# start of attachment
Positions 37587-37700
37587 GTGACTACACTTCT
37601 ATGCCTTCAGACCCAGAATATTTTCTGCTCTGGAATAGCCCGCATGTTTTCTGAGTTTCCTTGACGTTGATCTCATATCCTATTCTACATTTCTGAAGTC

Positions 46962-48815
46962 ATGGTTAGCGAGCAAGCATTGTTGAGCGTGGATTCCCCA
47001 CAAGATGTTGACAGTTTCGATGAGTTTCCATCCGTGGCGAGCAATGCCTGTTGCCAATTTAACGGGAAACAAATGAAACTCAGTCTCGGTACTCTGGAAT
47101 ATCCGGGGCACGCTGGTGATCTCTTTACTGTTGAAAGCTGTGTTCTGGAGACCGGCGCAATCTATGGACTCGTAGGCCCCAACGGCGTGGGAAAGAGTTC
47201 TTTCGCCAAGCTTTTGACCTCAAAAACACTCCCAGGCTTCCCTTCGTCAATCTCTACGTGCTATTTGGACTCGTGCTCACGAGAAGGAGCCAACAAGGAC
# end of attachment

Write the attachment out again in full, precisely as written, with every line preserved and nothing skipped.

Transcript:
Positions 37587-37700
37587 GTGACTACACTTCT
37601 ATGCCTTCAGACCCAGAATATTTTCTGCTCTGGAATAGCCCGCATGTTTTCTGAGTTTCCTTGACGTTGATCTCATATCCTATTCTACATTTCTGAAGTC

Positions 46962-48815
46962 ATGGTTAGCGAGCAAGCATTGTTGAGCGTGGATTCCCCA
47001 CAAGATGTTGACAGTTTCGATGAGTTTCCATCCGTGGCGAGCAATGCCTGTTGCCAATTTAACGGGAAACAAATGAAACTCAGTCTCGGTACTCTGGAAT
47101 ATCCGGGGCACGCTGGTGATCTCTTTACTGTTGAAAGCTGTGTTCTGGAGACCGGCGCAATCTATGGACTCGTAGGCCCCAACGGCGTGGGAAAGAGTTC
47201 TTTCGCCAAGCTTTTGACCTCAAAAACACTCCCAGGCTTCCCTTCGTCAATCTCTACGTGCTATTTGGACTCGTGCTCACGAGAAGGAGCCAACAAGGAC